David Supensky, Olympia Beekeeper’s Association, describes to inmates how bees form detailed structures.

Renzy Davenport, Olympia Beekeeper’s Association, describes to inmates how bees form detailed structures.

Many of the inmates in attendance have the opportunity to work directly with bees, as SCCC houses thousands of bees in three hives. Because of their opportunity for direct experience with beekeeping, inmates showed enthusiasm and energy for the lecture, and offered an incredible assortment of questions for the beekeeping experts.

Housing for bee boxes at Stafford Creek Corrections Center.

Housing for bee boxes at Stafford Creek Corrections Center.

Following the lecture, Renzy and Laurie met with Chris Idso, the SPP liaison at SCCC, and other DOC staff and inmates who are involved with beekeeping. The experts guided the group’s work to reorganize and improve the structures of the prison’s bee boxes. After more than an hour, the beekeepers answered final questions and departed from Stafford Creek Corrections Center, leaving an abundance of useful information on beekeeping for inmates and staff alike.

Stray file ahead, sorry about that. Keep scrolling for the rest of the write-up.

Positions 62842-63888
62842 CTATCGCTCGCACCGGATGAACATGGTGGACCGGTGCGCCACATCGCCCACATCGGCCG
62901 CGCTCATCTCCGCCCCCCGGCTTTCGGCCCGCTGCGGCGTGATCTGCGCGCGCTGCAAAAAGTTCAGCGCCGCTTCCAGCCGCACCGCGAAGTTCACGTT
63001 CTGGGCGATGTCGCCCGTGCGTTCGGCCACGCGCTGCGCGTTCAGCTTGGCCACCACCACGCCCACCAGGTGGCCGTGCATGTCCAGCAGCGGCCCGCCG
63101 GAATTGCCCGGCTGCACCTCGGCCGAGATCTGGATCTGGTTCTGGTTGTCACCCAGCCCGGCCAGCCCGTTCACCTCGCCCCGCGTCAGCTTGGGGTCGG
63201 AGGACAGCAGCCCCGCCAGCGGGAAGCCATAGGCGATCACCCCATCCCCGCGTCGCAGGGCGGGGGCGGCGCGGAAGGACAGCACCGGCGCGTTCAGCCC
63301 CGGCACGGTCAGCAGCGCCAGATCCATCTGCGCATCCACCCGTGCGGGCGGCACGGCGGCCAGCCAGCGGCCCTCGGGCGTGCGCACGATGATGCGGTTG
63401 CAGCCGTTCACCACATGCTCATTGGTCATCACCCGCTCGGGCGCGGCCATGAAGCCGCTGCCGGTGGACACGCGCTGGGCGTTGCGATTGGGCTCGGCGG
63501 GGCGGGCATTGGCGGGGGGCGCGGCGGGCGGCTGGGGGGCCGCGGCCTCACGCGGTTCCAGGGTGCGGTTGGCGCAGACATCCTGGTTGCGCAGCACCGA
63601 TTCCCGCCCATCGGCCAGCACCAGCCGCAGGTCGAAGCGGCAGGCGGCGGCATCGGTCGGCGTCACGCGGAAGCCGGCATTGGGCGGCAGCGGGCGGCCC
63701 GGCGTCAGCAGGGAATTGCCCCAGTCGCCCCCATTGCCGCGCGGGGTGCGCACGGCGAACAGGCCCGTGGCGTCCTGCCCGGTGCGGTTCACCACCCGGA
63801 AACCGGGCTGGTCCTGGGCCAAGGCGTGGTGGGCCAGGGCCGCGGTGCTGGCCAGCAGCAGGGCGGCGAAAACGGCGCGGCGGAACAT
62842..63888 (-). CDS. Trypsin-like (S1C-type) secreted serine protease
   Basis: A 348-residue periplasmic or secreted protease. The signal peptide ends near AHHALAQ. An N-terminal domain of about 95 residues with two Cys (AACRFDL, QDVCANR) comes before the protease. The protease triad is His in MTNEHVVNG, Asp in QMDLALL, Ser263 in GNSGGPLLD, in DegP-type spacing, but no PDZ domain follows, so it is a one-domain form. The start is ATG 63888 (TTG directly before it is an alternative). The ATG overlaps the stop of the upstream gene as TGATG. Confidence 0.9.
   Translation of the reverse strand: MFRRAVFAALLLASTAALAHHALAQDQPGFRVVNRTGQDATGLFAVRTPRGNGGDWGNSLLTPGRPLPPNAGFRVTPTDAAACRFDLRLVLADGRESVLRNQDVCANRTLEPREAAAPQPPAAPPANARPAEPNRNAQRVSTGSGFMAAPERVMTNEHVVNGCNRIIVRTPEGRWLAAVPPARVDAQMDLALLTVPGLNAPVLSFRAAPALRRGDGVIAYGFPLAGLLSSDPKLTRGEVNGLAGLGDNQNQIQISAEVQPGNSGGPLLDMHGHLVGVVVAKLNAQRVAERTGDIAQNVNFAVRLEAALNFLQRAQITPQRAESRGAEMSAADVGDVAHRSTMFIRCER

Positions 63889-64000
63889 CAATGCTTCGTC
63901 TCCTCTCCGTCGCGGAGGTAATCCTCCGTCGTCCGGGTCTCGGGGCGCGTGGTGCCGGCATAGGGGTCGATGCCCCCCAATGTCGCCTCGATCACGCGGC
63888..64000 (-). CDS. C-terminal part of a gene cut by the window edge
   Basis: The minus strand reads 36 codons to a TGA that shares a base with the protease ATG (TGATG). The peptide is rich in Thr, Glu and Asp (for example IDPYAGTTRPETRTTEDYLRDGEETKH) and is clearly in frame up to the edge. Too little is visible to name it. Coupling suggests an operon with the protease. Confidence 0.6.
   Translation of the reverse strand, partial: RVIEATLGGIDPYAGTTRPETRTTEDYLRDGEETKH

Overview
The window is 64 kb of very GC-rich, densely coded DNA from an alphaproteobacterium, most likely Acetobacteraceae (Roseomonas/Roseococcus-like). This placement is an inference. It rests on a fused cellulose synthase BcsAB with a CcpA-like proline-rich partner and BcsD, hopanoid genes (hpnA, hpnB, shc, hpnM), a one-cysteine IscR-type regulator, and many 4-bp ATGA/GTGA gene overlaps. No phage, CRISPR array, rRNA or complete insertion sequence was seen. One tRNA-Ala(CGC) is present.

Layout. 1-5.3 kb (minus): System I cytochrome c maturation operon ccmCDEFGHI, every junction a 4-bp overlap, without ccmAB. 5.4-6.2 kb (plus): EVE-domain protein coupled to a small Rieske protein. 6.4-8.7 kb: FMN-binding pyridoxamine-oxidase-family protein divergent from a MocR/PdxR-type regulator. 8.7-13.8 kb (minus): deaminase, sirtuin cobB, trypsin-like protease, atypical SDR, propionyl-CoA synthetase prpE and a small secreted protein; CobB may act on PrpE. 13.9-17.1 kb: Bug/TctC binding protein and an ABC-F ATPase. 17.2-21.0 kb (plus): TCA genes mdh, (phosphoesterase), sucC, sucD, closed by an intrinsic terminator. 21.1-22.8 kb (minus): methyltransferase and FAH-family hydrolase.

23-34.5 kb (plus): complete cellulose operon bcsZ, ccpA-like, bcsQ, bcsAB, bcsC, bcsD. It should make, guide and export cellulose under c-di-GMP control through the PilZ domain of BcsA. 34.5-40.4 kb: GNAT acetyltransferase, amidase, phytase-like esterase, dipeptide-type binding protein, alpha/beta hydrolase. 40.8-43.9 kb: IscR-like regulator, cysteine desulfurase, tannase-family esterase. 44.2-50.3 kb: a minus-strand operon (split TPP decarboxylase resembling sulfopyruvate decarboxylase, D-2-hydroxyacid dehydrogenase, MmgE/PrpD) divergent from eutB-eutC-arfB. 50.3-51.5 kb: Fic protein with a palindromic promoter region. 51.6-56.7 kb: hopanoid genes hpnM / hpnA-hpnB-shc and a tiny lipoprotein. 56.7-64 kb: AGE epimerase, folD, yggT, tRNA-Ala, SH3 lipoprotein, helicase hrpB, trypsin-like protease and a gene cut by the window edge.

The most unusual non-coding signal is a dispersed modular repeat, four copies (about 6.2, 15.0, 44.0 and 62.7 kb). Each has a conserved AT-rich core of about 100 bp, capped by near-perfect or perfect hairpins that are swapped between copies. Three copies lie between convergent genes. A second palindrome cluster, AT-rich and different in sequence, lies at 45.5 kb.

Claudia Supensky, Olympia Beekeeper’s Associate, talks with inmates about beekeeping practices at SCCC.

Laurie Pyne, Olympia Beekeeper’s Association, talks with inmates about beekeeping practices at SCCC.

The Sustainability in Prisons Project and WDOC staff at Stafford Creek are working with the Olympia Beekeeper’s Association to implement a beekeeper certification program at the prison. Inmates wait eagerly for the opportunity to gain the skills and knowledge associated with beekeeping that they will be able to take with them upon release. For many, this is a chance to learn a useful skill while behind bars, and develop an affinity for environmentally relevant work.

Olympia Beekeeper's Association shows inmates the best ways to organize the hive.

Olympia Beekeeper’s Association shows inmates the best ways to organize the hive.

Check out the Olympia Beekeeper’s Association HERE.

And Then There Were Three: Third Hoop House Complete at Washington Corrections Center for Women

By Bri Morningred, SPP Graduate Research Assistant and Washington Corrections Center for Women Conservation Nursery Coordinator

This third hoop house at WCCW differs from the first two in that it does not have doors; this will allow us to grow plants who like things a little colder.

The third hoop house at WCCW differs from the first two in that it does not have doors; this will allow us to grow plants who like things a little colder.